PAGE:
School-Based Intervention Following a Disaster

  • Avigdor Klingman
Part of the Issues in Clinical Child Psychology book series (ICCP)


Disaster events involving schoolchildren and necessitating school-based intervention take many forms: major school-bus collisions (Klingman, 1987; Tuckman, 1973); a school bus kidnapping (Terr, 1979); lighting strike (Dollinger, 1985); tornadoes (e.g., Perry & Perry, 1959); earthquakes (e.g., Blaufarb & Levine, 1972); murder and community terror (e.g., Klingman & Ben Eli, 1981; Landgarten, 1981; Pynoos, Nader, Fredrick, Gonda, & Stuber, 1987); a skywalk accident (Blom, 1986); the homicide of a teacher (Danto, 1978); the death or suicide of a classmate (e.g., Coder, Nelson, & Aylward, 1991; Mauk & Weber, 1991); industrial (e.g., nuclear) accidents (e.g., Collins, Baum, & Singer, 1983; Frederick, 1985); war (Milgram, 1982; Raviv & Klingman, 1983); war-related traumas (e.g., Sack, Angel, Kinzie, & Rath, 1986); and sexual assault (Ruch & Chandler, 1982; Underwood & Fiedler, 1983). The emphasis in crisis intervention has been placed almost exclusively on the recovery of the primary victims, the disaster survivors. Significant others in conjoint relationship with the victim or victims, however, comprise a high-risk group also in need of attention; often, they must be helped to become aware of their own recovery process.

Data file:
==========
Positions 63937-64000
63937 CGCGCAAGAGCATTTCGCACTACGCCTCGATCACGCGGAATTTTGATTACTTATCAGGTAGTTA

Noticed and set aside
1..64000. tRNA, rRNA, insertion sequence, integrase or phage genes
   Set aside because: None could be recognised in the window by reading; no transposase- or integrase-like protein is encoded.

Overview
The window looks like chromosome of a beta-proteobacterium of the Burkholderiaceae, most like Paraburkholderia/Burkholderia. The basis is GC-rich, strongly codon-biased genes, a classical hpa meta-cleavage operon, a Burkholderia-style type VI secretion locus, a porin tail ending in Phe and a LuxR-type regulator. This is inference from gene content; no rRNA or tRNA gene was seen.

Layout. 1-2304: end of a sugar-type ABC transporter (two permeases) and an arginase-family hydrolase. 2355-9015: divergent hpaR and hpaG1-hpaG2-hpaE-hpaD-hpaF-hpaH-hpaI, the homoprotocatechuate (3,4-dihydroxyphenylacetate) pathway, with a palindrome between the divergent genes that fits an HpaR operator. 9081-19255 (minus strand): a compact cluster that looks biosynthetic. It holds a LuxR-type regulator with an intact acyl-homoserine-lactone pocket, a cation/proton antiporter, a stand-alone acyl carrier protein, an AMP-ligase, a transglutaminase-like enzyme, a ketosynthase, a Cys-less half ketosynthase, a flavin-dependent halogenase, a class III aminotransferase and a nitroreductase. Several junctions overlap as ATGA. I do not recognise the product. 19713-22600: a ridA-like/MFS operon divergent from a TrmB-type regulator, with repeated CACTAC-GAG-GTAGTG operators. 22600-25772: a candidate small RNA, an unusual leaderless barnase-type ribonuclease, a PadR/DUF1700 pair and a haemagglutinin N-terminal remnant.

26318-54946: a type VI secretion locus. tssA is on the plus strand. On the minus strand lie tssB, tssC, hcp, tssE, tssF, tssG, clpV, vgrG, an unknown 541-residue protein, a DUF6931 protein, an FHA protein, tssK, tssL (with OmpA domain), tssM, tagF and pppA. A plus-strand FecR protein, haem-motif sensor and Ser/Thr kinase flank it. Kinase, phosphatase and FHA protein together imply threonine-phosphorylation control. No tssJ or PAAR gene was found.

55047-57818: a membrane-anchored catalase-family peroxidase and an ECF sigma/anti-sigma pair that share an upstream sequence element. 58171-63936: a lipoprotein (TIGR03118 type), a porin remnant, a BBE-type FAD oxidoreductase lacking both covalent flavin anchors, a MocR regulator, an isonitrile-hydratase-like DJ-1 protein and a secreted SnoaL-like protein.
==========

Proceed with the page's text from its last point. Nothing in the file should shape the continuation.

Mental Health Professional Crisis Intervention Impact Stage Crisis Counseling Crisis Team 
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Copyright information

© Springer Science+Business Media New York 1993

Authors and Affiliations

  • Avigdor Klingman
    • 1
  1. 1.Department of Counseling, School of EducationUniversity of HaifaHaifaIsrael

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